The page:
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Published on June 28th, 2015 | by James Ayre

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BMW: All Models Will Be Electrified

June 28th, 2015 by  


Originally published on EV Obsession.

BMW is still pursuing its previously revealed plan to convert all of its various model platforms to electric drivetrains (this includes range-extending engines and plug-in hybrids, of course) over the next decade or so, according to recent reports.

As reported when we covered this topic previously, the transition will see even the company’s top-selling 3 Series sport sedans turned into plug-in hybrids (PHEVs).

2016 BMW 330e PHEV — Most Popular Model Finally Going Electric

The overall plans for the change were laid out several months ago in the industry-leading magazine Autocar — where it was described as being “the latest thinking from BMW’s advanced engineering department.” So, while perhaps not set in stone, the change seems likely.

This seems especially true when one considers the changes to vehicle carbon emissions standards in the European Union that are set to go into effect over the coming years. The connection is that, by transitioning its vehicle platforms to hybrids/plug-ins, the company can greatly improve vehicle fuel efficiency, and thus greatly reduce vehicle carbon emissions.

In addition to the transition to plug-ins, BMW is also aiming to notably reduce vehicle weights (allowing for heavier battery packs without increased total-vehicle-weight), and to improve vehicle aerodynamics.

Reduced weights will be achieved partly through the use of “new materials” — such as the carbon-fiber-reinforced plastic (CFRP) used in the BMW i3.

Worth noting here is that the company will reportedly be improving all-electric range for its plug-in offerings to a fairly notable degree — with capacity for mainstream models being likely to be ~60 miles to a full charge.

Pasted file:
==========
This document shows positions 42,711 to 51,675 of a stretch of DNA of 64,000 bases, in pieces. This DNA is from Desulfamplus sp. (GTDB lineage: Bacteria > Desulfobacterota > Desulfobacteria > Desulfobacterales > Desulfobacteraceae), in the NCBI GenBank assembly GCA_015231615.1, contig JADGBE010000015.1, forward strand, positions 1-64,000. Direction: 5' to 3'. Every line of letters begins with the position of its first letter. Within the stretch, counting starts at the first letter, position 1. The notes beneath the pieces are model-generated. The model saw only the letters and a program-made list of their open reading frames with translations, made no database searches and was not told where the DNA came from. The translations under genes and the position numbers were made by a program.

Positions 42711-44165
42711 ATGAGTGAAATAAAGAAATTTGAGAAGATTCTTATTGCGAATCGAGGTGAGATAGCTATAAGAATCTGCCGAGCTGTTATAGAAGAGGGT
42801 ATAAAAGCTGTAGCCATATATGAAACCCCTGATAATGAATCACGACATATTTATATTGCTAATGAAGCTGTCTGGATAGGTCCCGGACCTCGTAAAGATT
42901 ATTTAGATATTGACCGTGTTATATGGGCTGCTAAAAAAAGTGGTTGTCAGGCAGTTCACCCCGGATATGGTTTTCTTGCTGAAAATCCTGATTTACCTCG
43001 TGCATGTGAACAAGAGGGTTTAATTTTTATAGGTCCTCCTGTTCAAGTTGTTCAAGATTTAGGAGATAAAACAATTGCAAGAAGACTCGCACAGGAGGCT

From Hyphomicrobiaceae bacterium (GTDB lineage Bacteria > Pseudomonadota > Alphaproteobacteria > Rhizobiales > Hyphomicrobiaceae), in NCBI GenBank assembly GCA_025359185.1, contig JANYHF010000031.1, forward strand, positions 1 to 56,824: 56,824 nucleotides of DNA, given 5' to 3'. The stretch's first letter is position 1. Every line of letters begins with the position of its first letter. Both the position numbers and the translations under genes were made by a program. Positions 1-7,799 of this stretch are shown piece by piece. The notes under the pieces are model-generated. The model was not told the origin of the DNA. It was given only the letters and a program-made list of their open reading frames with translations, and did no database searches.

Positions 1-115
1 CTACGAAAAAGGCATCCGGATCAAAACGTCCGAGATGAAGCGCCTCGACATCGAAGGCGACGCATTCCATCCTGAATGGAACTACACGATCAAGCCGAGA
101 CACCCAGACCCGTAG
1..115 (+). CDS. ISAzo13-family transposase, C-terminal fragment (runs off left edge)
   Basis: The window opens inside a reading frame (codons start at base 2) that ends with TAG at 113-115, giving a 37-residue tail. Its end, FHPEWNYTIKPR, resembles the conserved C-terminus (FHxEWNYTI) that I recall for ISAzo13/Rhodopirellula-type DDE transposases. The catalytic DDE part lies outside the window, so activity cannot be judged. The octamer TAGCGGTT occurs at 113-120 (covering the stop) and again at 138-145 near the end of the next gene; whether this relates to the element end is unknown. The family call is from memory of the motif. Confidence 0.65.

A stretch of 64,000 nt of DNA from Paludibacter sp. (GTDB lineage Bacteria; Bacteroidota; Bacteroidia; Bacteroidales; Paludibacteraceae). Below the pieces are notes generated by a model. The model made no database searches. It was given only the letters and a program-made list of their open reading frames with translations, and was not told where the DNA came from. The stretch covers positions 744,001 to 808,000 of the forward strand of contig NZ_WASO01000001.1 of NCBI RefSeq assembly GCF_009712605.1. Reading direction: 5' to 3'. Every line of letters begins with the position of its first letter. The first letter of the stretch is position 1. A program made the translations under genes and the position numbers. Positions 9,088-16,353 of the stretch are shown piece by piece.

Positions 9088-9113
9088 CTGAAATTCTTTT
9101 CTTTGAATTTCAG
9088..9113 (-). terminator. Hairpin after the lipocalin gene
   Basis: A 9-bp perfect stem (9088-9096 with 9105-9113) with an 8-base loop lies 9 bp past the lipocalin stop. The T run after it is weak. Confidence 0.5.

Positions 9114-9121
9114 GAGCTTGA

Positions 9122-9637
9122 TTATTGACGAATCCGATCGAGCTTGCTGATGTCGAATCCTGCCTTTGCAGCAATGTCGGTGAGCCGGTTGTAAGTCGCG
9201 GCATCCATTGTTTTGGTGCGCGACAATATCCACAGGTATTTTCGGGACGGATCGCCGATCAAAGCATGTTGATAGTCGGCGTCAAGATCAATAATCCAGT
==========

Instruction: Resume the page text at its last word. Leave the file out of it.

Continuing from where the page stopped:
Image Credit: BMW


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About the Author

James Ayre’s background is predominantly in geopolitics and history, but he has an obsessive interest in pretty much everything. After an early life spent in the Imperial Free City of Dortmund, James followed the river Ruhr to Cofbuokheim, where he attended the University of Astnide. And where he also briefly considered entering the coal mining business. He currently writes for a living, on a broad variety of subjects, ranging from science, to politics, to military history, to renewable energy. You can follow his work on Google+.



  • A small, range-extending gas or diesel generator that could ride in the trunk on long trips or be removed for pure electric operation in the city, might be a desirable option while pure electric range is improving.

  • Car industri dont want to go eletric yet, cause the fact that todays fosil cars are perfect money machines. that give them a lott of income due all the parts and service, todays cars need! but soon they have noe other choise than go fully eletric due Tesla pushing the new Model 3 witch will be better and cheaper than any other EV 🙂 EV dont need so mutch parts and service as todays fosil cars.

    • Kyle Field

      Too true but if the market is pulled out from under them (like Tesla did with luxury cars), they have nothing. Evolve or die, the best motivator out there. This is like a mini climate change example but with real-time results. They are seeing their market share disappearing and now have to chase customers to try to reclaim what they once had. Great stuff 🙂 Thanks Tesla!

    • Adrian

      The ICE is such a perfect money machine that GM went bankrupt, and Chrysler was bailed out twice.

      Next time we should just let Tesla buy them.

  • dRanger

    It should be noted that Tesla performance is nowhere mentioned in the BMW “explanation”. The mention of performance is glaring in its absence. If BMW loses its performance cachet, what does it have left?

    • Bob_Wallace

      It’s got that cute “Beemer” name….

    • eject

      Tesla has off the line performance. Not really BMWs segment. It is about going round the corners. This will actually be worse with electric cars for some time. A lot of weight to be shed here.

      • Bob_Wallace

        ” It is about going round the corners. This will actually be worse with electric cars for some time. ”

        ?

        The Tesla ModS has an extremely low and centered center of gravity. Much better than having a large portion up front and higher than the axles.

        • eject

          You two guys are kidding right?
          Check the slalom times for a Model S and an M5 (M3 is even faster, but is also has a way shorter wheel base, so it is unfair).
          Check minimum corner radius at 100 kph.